Apple's Possible Production Nightmare Scenarios

| About: Apple Inc. (AAPL)

Apple longs are counting on continued good times. It's easy to go there. After all, Apple has been the ultimate money machine. The company earned $100 billion in 10 years. Over 40% of the $100 billion was made just in the last year. Why not expect another extraordinary performance? With strong demand for its sensational products, shouldn't Apple keep raking it in?

Not so fast. Investors may be missing Apple's Achilles heel. Before Apple can sell its iProducts, it must get them to market. Apple is exquisitely vulnerable because it doesn't control production. It's hired other companies to run that crucial element. So far, the strategy has worked. I think Apple is pushing its luck.

Apple (NASDAQ:AAPL) sold 237 million iProducts last year - 125 million iPhones, 58 million iPads, 18 million Macs, and 35 million iPods. Analysts expect Apple to sell even greater numbers of iPhones and iPads for the upcoming fiscal year. In fact, their estimates require it. Consensus for this year: Revenue estimates are 22% higher than last year - quite a high expectation.

An example of analyst optimism: Canaccord Genuity analyst Michael Walkley predicts Apple will sell 194 million iPhones and 101 million iPads in 2013.

Apple's Hidden Risk: Partner Dependency

Cupertino outsources its manufacturing. It buys all of the components that go into its products.

That's in sharp contrast to arch rival Samsung (OTC:SSNLF). Samsung manufactures its smartphones and the majority of the cell phone innards (batteries, chips, camera, screen).

Other big corporations handle large chunks of their production: Boeing (NYSE:BA), Exxon Mobil (NYSE:XOM), Dow Chemical (NYSE:DOW), Caterpillar (NYSE:CAT), Ford (NYSE:F) and Deere (NYSE:DE).

For Apple, every piece of hardware and every assembly line has been contracted out. Each Apple device requires an average of 20 components (my count). Therefore, 237 million iProducts involve over 4.7 billion parts seamlessly assembled in a year - a mind-boggling operations feat, all the more amazing considering Apple depends on its partners to make it happen. Imagine if Apple can't get its chips on time. The outcome? No iPhones or iPads. And if the assembly lines go down? Production stops. Screens in short supply? No finished product.

So far, just-in-time operations have worked well for Apple. Like all things, they work until they don't. As Apple's products become more complicated to manufacture, the chance for mishap increases. In fact, in 2012, the iPhone 5 had serious production problems that kept the smartphone out of stock in October and November. Could 2013 see larger snafus? Apple has over a twenty partners. One snafu could create a devastating bottleneck.

Who may be the weak links?

Hon Hai Precision (Foxconn) for assembly.

Arch enemy Samsung for chip fabrication.

Sharp Corporation, LG Display (NYSEMKT:LGL), AU Optronics (NYSE:AUO) for screen.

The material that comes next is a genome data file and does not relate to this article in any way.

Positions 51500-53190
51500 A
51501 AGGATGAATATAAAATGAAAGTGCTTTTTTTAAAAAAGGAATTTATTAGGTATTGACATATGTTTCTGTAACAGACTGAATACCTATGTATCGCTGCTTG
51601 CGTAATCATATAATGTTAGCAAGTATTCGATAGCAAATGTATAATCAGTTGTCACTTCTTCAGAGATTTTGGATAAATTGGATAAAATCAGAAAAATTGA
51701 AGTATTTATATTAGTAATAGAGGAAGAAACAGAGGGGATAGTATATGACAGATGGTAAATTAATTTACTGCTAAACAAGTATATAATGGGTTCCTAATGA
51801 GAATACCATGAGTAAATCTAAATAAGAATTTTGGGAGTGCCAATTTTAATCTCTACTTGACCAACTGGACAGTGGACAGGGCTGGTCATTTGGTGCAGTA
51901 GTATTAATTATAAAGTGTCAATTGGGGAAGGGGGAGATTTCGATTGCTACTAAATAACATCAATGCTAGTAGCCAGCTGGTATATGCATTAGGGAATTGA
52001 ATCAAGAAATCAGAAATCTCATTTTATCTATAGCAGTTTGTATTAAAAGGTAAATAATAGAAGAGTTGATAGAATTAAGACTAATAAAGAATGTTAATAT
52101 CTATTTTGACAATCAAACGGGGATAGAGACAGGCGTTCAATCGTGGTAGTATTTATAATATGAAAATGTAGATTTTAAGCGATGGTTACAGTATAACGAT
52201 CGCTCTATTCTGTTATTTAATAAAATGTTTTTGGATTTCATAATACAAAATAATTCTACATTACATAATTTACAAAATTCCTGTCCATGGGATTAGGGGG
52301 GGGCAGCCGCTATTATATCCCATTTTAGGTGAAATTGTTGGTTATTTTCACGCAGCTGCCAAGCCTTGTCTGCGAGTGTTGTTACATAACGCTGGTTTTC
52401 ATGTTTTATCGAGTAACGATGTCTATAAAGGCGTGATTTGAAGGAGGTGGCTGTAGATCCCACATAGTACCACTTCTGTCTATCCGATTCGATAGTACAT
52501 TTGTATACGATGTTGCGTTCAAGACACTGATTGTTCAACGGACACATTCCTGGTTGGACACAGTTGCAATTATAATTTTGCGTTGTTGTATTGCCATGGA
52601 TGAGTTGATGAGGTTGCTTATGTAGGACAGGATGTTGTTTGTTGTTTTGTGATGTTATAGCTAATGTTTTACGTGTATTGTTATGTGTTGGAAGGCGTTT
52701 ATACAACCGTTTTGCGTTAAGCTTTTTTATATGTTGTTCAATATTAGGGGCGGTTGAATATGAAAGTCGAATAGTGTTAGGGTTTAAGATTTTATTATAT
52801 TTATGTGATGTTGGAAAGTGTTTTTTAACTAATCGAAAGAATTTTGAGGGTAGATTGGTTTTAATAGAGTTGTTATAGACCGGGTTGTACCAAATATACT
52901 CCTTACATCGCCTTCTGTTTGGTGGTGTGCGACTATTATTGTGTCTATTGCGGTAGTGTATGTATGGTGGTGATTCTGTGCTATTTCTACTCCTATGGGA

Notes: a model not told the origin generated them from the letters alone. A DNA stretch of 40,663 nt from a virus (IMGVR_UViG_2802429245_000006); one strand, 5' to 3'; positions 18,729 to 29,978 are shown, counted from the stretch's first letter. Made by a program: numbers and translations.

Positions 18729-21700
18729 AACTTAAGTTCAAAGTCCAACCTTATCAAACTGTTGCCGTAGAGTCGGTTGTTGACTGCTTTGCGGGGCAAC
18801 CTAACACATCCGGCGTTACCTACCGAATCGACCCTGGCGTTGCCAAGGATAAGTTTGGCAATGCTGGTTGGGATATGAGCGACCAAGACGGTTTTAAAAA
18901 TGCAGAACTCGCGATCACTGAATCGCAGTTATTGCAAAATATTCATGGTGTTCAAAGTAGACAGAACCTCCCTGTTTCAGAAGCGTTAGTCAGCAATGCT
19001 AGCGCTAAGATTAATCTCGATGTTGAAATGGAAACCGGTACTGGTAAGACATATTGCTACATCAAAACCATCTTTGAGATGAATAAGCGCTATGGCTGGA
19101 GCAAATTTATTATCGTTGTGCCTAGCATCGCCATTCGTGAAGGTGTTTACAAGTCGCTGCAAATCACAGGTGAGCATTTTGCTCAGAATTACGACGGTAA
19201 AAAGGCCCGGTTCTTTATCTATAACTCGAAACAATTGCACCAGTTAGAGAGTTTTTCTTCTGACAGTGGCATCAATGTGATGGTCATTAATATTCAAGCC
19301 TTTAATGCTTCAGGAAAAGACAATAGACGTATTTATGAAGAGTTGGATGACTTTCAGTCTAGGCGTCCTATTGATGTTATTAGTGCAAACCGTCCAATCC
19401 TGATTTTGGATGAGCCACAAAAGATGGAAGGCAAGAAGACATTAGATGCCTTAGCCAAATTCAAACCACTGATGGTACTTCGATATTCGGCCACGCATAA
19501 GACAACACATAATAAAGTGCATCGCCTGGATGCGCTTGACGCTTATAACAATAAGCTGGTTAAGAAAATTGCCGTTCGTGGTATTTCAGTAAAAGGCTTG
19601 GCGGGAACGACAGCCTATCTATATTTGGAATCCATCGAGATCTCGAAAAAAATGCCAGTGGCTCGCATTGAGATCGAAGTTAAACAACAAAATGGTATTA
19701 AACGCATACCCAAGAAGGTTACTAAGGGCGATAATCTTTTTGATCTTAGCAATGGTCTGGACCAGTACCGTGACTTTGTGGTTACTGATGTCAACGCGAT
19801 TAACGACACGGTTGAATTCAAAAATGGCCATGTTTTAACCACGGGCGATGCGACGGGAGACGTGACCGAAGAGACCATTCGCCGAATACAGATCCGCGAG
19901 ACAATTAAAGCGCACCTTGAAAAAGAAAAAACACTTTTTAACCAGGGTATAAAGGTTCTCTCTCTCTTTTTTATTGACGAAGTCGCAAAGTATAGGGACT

Nightmare Scenarios?

Depending on others for production sets up the nightmare scenarios - some likely, others unlikely. Together, they should be enough to keep Tim Cook and Apple investors up at night. Here are a few:

1. China and Japan have been on a collision course over nationalist issues - who owns the Diaoyu/Senkaku Islands as well as unresolved anger over WWII. The Chinese boycott of Japanese autos wrecked Toyota and Honda's bottom line. Apple sources its batteries, screens, and camera from Japanese companies. Imagine if Foxconn workers refused to install the Japanese components that go into the iPhone. The result: No iPhones.

2. Hon Hai workers at Chinese plants walk out over wages and conditions; iPhone manufacturing comes to a standstill. Brazilian Foxconn divisions attempt futilely to make up for the disruption.

3. Weak suppliers like Sharp and AUO fail to deliver sufficient panels. All of Apple's products get back-ordered.

4. Typically, Apple contracts with its partners for a period up to 150 days. Per its 10-K disclosure:

Although the Company works closely with its outsourcing partners on manufacturing schedules, the Company's operating results could be adversely affected if its outsourcing partners were unable to meet their production commitments. The Company's purchase commitments typically cover its requirements for periods up to 150 days.

Samsung fabricates all of Apple's chips. The two companies are locked-in a smartphone battle playing out both in the marketplace and the courtroom. Every investor should be asking the question: Are we in day 2 or day 148 of Apple's contract with arch rival Samsung? Suppose Samsung decides not to renew its agreement. If Samsung drops Apple, where will Cupertino find a fabricator able to make 300 million chips in short notice? Apple is rumored to have contracted with Taiwan Semi (NYSE:TSM) for the A6X chip foundry work - but they are only rumors. Without Samsung, Apple may have nowhere to go for its chip production.

5. A supplier delivers flawed components, creating a publicity and production nightmare; Apple recalls millions of iProducts.

6. Apple relies on single source suppliers primarily based in Asia, making production vulnerable to earthquakes, sabotage, labor and geopolitical disputes.

While most companies have supply chain risk, Apple is especially exposed because it has no direct control over any aspect of production. Apple's future rests precariously on numerous partners - even mortal enemy Samsung. 2013 could be a nightmare year for Apple.

Disclosure: I have no positions in any stocks mentioned, and no plans to initiate any positions within the next 72 hours. I wrote this article myself, and it expresses my own opinions. I am not receiving compensation for it (other than from Seeking Alpha). I have no business relationship with any company whose stock is mentioned in this article.

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